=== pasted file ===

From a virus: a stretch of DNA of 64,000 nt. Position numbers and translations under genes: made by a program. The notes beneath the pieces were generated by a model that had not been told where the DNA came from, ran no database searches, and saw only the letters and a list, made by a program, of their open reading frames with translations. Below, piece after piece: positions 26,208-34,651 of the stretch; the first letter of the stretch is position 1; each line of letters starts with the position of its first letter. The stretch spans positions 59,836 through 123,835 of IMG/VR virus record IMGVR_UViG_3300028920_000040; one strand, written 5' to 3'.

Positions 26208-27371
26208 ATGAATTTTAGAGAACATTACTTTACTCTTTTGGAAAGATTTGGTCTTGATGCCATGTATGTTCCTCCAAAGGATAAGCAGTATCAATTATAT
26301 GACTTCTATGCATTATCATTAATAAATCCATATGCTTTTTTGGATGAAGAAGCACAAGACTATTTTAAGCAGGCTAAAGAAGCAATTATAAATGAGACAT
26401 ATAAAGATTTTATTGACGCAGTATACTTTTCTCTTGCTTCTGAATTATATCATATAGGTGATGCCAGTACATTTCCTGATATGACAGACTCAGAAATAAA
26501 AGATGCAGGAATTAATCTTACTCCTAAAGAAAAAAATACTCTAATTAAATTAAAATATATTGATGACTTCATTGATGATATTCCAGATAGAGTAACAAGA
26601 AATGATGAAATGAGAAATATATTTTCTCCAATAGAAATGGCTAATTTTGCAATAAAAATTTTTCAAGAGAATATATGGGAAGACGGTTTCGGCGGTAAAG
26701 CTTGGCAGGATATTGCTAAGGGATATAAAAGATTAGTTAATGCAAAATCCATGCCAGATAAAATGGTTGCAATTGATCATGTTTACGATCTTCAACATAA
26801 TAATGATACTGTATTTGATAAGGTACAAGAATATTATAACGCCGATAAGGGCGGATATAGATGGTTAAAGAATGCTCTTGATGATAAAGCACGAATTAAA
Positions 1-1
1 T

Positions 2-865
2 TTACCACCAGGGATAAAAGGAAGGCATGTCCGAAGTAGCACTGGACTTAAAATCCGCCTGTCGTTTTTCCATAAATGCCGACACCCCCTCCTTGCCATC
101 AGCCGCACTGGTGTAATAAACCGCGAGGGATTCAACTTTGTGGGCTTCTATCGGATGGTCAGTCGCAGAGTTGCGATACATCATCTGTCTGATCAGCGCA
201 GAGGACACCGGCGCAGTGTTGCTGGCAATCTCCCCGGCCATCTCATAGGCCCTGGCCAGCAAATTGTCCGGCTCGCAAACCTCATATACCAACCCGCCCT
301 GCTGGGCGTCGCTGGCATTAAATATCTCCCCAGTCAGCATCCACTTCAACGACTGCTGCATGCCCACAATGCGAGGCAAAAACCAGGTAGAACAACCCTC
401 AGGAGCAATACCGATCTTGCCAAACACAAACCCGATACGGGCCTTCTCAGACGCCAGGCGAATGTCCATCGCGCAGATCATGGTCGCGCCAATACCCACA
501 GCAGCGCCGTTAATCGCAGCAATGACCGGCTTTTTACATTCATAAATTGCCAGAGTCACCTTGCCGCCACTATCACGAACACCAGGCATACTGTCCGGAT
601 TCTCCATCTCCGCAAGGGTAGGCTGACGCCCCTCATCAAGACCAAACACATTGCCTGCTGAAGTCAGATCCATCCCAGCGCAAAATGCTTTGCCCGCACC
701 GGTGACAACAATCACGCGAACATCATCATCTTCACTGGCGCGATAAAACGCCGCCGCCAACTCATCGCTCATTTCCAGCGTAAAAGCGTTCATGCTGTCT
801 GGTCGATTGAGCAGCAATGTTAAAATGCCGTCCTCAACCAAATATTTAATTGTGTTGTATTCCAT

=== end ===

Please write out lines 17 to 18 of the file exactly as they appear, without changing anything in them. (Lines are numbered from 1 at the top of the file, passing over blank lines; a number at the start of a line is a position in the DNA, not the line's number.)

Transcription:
401 AGGAGCAATACCGATCTTGCCAAACACAAACCCGATACGGGCCTTCTCAGACGCCAGGCGAATGTCCATCGCGCAGATCATGGTCGCGCCAATACCCACA
501 GCAGCGCCGTTAATCGCAGCAATGACCGGCTTTTTACATTCATAAATTGCCAGAGTCACCTTGCCGCCACTATCACGAACACCAGGCATACTGTCCGGAT